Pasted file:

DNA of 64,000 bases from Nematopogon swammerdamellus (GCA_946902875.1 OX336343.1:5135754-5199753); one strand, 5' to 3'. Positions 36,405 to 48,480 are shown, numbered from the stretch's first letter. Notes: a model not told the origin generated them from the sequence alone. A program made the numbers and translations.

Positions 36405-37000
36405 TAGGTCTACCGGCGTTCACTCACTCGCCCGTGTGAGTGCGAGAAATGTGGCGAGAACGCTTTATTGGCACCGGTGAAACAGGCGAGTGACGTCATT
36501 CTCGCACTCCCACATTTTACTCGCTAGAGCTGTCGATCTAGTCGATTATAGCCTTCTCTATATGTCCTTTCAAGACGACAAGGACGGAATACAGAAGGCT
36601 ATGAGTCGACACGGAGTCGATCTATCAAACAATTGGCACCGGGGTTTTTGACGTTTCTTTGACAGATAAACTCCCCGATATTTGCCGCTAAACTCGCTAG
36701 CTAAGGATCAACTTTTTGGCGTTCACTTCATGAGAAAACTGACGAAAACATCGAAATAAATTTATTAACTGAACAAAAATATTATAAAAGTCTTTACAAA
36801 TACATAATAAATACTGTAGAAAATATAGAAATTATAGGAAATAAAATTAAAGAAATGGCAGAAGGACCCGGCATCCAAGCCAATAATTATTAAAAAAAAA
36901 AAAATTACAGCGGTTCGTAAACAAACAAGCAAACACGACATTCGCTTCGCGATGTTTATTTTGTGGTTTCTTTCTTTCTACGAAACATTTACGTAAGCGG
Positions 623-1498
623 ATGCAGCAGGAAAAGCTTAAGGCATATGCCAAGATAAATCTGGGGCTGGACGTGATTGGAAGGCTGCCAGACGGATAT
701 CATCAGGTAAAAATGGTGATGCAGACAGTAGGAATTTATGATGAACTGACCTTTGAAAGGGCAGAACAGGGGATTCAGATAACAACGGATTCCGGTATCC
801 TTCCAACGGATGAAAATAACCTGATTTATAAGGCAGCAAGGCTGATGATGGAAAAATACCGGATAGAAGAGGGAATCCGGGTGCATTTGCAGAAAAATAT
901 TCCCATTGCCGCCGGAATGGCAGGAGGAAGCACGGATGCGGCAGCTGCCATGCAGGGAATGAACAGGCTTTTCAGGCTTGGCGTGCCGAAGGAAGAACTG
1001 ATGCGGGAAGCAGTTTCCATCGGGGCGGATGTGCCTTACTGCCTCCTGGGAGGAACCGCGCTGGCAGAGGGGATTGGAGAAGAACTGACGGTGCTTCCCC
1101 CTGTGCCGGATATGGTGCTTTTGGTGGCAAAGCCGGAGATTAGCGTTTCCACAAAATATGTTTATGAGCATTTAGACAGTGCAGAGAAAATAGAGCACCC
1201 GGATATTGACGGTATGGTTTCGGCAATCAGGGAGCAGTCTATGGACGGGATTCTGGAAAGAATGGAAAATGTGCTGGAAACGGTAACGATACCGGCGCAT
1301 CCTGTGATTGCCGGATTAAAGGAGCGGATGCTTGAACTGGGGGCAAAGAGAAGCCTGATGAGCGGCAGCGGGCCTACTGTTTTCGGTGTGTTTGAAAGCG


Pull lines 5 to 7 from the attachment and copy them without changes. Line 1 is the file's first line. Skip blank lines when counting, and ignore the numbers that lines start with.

36601 ATGAGTCGACACGGAGTCGATCTATCAAACAATTGGCACCGGGGTTTTTGACGTTTCTTTGACAGATAAACTCCCCGATATTTGCCGCTAAACTCGCTAG
36701 CTAAGGATCAACTTTTTGGCGTTCACTTCATGAGAAAACTGACGAAAACATCGAAATAAATTTATTAACTGAACAAAAATATTATAAAAGTCTTTACAAA
36801 TACATAATAAATACTGTAGAAAATATAGAAATTATAGGAAATAAAATTAAAGAAATGGCAGAAGGACCCGGCATCCAAGCCAATAATTATTAAAAAAAAA